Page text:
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Using mātauranga Māori to shape marine and freshwater management

Embargoed until: Publicly released:

A special issue of the New Zealand Journal of Marine and Freshwater Research collates how mātauranga Māori can inform kaitiakitanga (guardianship) of our marine and freshwater ecosystems. The issue covers a range of topics, including: how oral traditions convey Māori knowledge of marine and freshwater resources, a case study on the mātauranga-informed management of the Kaipara Harbour, how locals value collecting shellfish, and examples of how the mauri of bodies of water can be replenished.

Journal/conference: New Zealand Journal of Marine and Freshwater Research

Organisation/s: Cawthron Institute, University of Otago, University of Auckland, National Institute of Water and Atmospheric Research (NIWA)

Media Release

Mātauranga Māori: shaping marine and freshwater futures

Mātauranga Māori is a continuum of distinct knowledge with Polynesian origins that grew in Aotearoa New Zealand,1 including Māori worldview, values, culture and cultural practice, and perspectives that establish Māori identity, responsibilities, and rights to manage and use resources (Mead 2012; Mercier et al. 2011; Mikaere 2011; Royal 2012). As such, mātauranga Māori is considered the ūkaipō (source) of knowledge in Aotearoa New Zealand (Hikuroa 2017). Mōhiotanga (understanding), Indigenous Knowledge (IK) or Traditional Ecological Knowledge (TEK) are all part of mātauranga Māori, but defining it as knowledge alone is inadequate. Mātauranga Māori is understood within Te Ao Māori, a Māori worldview, that has at its foundation relationships between everything seen and unseen, humans and more-than humans, the natural and spiritual world, and in turn shapes the Māori way of doing things.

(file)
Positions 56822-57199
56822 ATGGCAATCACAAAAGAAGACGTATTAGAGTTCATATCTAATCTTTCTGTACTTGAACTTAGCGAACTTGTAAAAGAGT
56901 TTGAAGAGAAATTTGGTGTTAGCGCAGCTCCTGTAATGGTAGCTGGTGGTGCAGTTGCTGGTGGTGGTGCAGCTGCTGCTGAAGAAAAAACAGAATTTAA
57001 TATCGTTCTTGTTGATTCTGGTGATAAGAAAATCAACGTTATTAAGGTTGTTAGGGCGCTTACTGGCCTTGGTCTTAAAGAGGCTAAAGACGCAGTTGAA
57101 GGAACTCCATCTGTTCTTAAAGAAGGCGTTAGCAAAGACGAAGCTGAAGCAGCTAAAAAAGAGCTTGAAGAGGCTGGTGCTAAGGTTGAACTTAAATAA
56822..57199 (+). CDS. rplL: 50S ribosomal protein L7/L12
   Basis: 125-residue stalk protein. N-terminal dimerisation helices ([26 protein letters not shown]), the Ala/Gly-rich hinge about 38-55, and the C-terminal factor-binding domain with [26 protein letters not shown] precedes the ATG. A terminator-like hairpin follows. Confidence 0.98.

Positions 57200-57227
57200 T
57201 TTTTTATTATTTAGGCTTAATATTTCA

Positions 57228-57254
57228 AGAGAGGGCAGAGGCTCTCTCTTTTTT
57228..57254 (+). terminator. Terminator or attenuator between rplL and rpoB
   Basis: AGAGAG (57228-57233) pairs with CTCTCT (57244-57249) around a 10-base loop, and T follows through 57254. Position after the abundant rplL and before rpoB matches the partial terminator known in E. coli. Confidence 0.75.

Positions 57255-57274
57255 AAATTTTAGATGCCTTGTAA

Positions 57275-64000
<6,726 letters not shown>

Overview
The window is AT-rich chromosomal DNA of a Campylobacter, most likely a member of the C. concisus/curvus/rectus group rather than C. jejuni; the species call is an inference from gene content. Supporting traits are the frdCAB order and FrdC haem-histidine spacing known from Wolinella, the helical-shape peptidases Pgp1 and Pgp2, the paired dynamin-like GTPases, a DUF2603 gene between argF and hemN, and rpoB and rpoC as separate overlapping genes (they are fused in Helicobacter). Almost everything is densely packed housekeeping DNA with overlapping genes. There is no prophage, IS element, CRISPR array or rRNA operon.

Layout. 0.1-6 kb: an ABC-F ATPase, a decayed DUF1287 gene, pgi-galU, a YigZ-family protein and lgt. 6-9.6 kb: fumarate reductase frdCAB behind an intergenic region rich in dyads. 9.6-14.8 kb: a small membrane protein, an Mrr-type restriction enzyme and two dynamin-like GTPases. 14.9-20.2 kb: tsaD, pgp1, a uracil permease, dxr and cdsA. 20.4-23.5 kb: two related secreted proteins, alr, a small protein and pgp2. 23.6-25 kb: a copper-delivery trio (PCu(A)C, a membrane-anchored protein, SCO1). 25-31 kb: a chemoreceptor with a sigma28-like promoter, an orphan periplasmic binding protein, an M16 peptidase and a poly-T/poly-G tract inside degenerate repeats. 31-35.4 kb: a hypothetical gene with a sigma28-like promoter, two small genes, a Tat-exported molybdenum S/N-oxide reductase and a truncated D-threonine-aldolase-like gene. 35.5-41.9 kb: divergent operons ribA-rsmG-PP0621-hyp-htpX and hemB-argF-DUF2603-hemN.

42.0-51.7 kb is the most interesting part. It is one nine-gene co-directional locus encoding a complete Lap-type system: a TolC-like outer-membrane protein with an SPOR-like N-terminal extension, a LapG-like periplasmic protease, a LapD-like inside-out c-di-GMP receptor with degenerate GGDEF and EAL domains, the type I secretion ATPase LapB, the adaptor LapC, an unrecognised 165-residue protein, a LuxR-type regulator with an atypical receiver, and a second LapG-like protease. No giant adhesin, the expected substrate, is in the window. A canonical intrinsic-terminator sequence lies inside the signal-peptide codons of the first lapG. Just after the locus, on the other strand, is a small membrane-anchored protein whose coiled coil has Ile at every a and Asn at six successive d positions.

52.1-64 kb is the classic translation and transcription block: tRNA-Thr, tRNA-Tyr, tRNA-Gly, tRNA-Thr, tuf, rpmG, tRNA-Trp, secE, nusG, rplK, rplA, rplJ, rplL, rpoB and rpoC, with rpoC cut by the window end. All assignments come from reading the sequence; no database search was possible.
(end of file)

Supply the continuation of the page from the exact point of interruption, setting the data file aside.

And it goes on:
There is an enormous potential for the use of mātauranga Māori to more widely enhance the understanding of aquatic ecosystems, underpin culturally-appropriate restoration approaches, and provide a more holistic and integrated perspective for activity in this realm, including research, monitoring, planning, and policy and resource development. This special issue brings together rich and diverse experiences and opinions on how mātauranga Māori is informing current, and can inform future, research and decision-making in aquatic environments of Aotearoa New Zealand. In this paper, we further describe the unique process of creating this special issue and discuss the guiding principles and emerging ideas from mātauranga Māori in relation to marine and freshwater kaitiakitanga (guardianship).

Attachments:

  • Taylor and Francis Group
    Web page
    The entire special issue is open access and available at this URL for 30 days

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